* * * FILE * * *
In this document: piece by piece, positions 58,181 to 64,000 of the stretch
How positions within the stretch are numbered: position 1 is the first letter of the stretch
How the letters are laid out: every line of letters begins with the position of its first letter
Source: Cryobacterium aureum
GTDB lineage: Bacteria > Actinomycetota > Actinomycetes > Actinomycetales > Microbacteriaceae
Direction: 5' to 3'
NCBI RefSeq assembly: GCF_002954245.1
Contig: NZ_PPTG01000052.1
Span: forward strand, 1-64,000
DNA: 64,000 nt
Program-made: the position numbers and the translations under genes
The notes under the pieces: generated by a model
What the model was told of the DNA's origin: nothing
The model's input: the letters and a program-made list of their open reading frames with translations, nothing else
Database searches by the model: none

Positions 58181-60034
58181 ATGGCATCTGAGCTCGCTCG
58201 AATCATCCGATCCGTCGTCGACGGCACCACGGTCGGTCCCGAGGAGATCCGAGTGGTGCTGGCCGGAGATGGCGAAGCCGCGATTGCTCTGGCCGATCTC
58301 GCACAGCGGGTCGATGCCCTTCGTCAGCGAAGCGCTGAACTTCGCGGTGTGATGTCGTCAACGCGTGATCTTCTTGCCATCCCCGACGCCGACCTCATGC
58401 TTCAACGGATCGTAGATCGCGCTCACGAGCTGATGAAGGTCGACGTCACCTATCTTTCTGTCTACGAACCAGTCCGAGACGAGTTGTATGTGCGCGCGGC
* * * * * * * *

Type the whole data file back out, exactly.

In this document: piece by piece, positions 58,181 to 64,000 of the stretch
How positions within the stretch are numbered: position 1 is the first letter of the stretch
How the letters are laid out: every line of letters begins with the position of its first letter
Source: Cryobacterium aureum
GTDB lineage: Bacteria > Actinomycetota > Actinomycetes > Actinomycetales > Microbacteriaceae
Direction: 5' to 3'
NCBI RefSeq assembly: GCF_002954245.1
Contig: NZ_PPTG01000052.1
Span: forward strand, 1-64,000
DNA: 64,000 nt
Program-made: the position numbers and the translations under genes
The notes under the pieces: generated by a model
What the model was told of the DNA's origin: nothing
The model's input: the letters and a program-made list of their open reading frames with translations, nothing else
Database searches by the model: none

Positions 58181-60034
58181 ATGGCATCTGAGCTCGCTCG
58201 AATCATCCGATCCGTCGTCGACGGCACCACGGTCGGTCCCGAGGAGATCCGAGTGGTGCTGGCCGGAGATGGCGAAGCCGCGATTGCTCTGGCCGATCTC
58301 GCACAGCGGGTCGATGCCCTTCGTCAGCGAAGCGCTGAACTTCGCGGTGTGATGTCGTCAACGCGTGATCTTCTTGCCATCCCCGACGCCGACCTCATGC
58401 TTCAACGGATCGTAGATCGCGCTCACGAGCTGATGAAGGTCGACGTCACCTATCTTTCTGTCTACGAACCAGTCCGAGACGAGTTGTATGTGCGCGCGGC